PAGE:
This is a fungal disease that leads to yellowish-brown blister spots on leaves, typically on the underside of the leaves. As it gets worse and spreads, you’ll notice the blisters forming an oily look that can lead to significant leaf loss.
The best way to control greasy spot is by removing any damaged leaves, reducing the total spores. Then, spray the tree with a fungicide.
Typically called brown rot or collar rot, this is a tree disease caused by a fungus that lives in the soil. It causes brownish patches on the trunk of the trees. These patches seep, and the disease will gradually advance, causing the bark to dry out and crack. It can also cause the browning and decaying of the fruit.
If your plant has root rot, you need to remove all of the leaves and the damaged fruit as it falls to the ground. Make sure you prune all of the lower branches on the tree. All branches need to be at least 2 feet above the ground.
Aphids can cause severe damage to growing orange trees by sucking the sap out of the leaves. You can most easily see the symptoms of an aphid infestation on the lower leaves when the leaves have multiple puckered marks, as well as the twisting of the leaves.
During the infestation, the leaves look to be dripping of sap on the underside of the leaves. Luckily, aphids can be controlled with safe insecticides rather than chemicals. Make sure you spray on the bottom of the leaves and all visible areas.
This is a tiny white-winged insect that measures 1/12 inch, typically found on the underside of the leaves. If you shake the branches, you’ll see dozens leave and take flight, fluttering around the tree.
Citrus whiteflies lay their eggs on the underside of the leaves, and later, after they start to suck the sap from the leaves, they begin to curl. Eventually, the leaves will be covered a moldy substance.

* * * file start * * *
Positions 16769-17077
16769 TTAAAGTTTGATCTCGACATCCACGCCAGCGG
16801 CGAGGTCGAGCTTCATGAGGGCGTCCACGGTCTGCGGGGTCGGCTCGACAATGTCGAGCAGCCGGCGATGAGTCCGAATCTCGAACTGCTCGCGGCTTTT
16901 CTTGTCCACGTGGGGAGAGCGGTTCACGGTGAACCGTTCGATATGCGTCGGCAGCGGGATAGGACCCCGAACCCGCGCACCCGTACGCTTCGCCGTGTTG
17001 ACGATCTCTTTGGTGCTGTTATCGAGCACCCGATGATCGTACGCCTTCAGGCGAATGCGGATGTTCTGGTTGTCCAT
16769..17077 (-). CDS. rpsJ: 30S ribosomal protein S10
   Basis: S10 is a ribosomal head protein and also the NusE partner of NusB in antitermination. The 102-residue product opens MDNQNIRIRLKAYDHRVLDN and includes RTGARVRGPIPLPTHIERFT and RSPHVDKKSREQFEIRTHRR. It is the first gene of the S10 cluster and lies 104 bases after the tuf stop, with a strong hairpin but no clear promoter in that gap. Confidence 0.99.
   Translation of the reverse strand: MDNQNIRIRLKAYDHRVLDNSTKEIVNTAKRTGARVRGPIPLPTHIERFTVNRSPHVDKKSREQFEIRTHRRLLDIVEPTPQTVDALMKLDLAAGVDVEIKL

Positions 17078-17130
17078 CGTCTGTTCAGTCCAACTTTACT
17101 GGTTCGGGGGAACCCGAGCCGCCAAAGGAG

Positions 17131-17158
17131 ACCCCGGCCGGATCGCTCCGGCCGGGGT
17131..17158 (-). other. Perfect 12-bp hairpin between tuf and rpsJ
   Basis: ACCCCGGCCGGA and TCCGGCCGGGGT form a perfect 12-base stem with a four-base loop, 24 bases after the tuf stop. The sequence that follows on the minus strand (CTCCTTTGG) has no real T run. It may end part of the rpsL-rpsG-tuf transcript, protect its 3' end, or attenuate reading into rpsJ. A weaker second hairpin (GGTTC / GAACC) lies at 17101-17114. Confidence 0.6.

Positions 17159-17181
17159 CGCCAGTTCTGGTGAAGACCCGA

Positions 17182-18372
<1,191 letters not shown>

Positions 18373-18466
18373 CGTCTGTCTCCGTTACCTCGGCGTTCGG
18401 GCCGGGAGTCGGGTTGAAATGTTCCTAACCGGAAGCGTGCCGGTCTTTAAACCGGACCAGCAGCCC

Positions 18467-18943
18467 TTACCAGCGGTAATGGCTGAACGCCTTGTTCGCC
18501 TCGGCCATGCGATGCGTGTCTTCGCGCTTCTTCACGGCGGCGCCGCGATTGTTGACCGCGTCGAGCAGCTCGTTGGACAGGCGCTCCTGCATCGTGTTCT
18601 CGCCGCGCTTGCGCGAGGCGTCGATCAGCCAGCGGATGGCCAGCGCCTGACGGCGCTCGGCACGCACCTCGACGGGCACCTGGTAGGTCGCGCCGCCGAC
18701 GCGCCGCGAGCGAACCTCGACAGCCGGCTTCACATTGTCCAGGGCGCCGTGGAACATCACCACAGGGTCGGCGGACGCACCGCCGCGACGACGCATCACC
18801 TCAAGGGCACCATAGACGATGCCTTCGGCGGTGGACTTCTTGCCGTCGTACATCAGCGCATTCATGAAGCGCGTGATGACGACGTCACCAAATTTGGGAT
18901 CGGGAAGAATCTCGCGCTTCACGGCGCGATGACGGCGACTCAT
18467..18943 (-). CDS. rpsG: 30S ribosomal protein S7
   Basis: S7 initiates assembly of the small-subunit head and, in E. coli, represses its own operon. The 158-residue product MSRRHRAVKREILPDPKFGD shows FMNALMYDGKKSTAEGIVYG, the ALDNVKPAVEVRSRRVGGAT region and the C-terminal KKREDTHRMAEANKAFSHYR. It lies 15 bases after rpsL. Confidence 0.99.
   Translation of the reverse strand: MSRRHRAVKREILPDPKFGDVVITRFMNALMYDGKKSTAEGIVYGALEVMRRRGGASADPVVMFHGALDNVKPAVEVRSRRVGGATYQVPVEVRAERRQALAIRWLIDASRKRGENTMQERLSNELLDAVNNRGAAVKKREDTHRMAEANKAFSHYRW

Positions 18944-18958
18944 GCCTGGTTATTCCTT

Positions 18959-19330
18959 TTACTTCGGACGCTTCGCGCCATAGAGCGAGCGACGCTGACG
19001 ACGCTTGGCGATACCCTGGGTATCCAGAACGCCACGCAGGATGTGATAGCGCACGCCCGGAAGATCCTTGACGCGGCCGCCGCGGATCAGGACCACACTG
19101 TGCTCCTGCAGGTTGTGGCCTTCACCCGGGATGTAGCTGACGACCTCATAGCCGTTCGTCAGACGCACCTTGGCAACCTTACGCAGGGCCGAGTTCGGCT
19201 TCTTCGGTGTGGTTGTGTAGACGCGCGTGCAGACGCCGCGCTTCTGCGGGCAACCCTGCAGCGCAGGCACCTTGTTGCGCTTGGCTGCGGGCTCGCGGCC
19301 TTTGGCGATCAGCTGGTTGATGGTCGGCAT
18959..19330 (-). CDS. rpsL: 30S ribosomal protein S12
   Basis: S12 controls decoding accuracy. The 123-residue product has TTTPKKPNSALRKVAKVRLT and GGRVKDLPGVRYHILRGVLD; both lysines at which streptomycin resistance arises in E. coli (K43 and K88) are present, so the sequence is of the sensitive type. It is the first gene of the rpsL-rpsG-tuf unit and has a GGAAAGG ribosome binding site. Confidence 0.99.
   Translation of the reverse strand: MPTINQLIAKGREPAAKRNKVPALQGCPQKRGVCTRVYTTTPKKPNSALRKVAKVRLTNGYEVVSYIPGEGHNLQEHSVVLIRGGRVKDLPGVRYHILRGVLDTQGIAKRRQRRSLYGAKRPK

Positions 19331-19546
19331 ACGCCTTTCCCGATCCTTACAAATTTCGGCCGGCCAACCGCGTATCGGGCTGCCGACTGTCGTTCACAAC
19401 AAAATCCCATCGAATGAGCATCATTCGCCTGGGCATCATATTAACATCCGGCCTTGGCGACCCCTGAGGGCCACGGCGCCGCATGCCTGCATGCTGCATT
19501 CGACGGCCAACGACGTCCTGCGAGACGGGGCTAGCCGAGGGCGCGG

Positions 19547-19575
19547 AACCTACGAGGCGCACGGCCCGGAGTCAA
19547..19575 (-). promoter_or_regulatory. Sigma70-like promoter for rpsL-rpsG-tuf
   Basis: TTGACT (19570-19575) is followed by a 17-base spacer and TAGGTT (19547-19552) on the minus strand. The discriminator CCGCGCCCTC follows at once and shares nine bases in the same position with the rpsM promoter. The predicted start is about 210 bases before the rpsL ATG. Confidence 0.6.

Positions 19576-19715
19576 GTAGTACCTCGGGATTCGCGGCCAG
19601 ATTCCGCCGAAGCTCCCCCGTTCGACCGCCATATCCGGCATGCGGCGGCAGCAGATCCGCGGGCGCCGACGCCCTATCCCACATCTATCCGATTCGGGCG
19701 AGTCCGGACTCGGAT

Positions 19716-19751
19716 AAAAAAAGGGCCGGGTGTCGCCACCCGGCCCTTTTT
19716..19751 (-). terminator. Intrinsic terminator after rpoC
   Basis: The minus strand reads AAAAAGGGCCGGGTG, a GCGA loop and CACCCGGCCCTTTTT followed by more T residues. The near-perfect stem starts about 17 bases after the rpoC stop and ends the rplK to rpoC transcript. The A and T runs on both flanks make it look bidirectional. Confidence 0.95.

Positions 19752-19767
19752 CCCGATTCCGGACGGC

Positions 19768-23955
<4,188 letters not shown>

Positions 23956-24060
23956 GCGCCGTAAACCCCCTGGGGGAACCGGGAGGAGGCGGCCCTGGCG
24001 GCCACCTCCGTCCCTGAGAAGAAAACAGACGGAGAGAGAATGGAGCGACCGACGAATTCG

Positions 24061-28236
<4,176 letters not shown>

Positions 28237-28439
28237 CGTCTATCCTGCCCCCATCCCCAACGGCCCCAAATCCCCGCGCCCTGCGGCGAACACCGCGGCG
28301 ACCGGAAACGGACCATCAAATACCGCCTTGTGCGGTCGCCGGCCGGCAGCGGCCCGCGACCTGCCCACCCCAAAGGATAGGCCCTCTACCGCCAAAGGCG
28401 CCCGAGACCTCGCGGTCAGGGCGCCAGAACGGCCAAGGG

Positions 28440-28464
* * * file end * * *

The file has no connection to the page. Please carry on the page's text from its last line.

The best way to control citrus whiteflies is to spray the tree with insecticides. It can be hard to control the population typically, but covering the tree with netting can help.
With this disease, you’ll notice shriveled leaf buds with curled, distorted leaves. Citrus thrips can also cause scabbed fruit that is streaked or with a silvery color. They are tiny orange or pale yellow insects that love to attack young leaves and juvenile fruit. The adult thrips lay their eggs in the fall with the immature thrips emerging in the spring.
You can treat the trees by using a spray that contains spinosad. You might need to repeat the application every 2-3 weeks to get full control over the infestation.
Companion Planting for Orange Trees
It can be hard to practice companion planting when it comes to trees, but it is easier if you grow the trees in containers. In most cases, oranges resent close company because they’re heavy feeders and want all of the nutrients.
Some possible companion plants for orange trees include:
- Lemon balm
Don’t try growing oranges near sweet potatoes, sorghum, corn or cowpeas.
Typically, for most varieties, fruit-bearing starts when the trees are between 3-6 years old, but the exact age depends on your climate.
Oranges don’t ripen all at once, so you’ll need to continue to harvest frequently. It takes 6-8 months for fruits to ripen fully, and they don’t fall off the tree unless you grow a self-harvesting variety. Pick the fruits that are richly colored and fully ripened.
To harvest the fruits, cut them off with pruning shears or pull the fruit stalk from the tree. Once you collect the fruits, store the undamaged fruits at cold temperatures for the best results.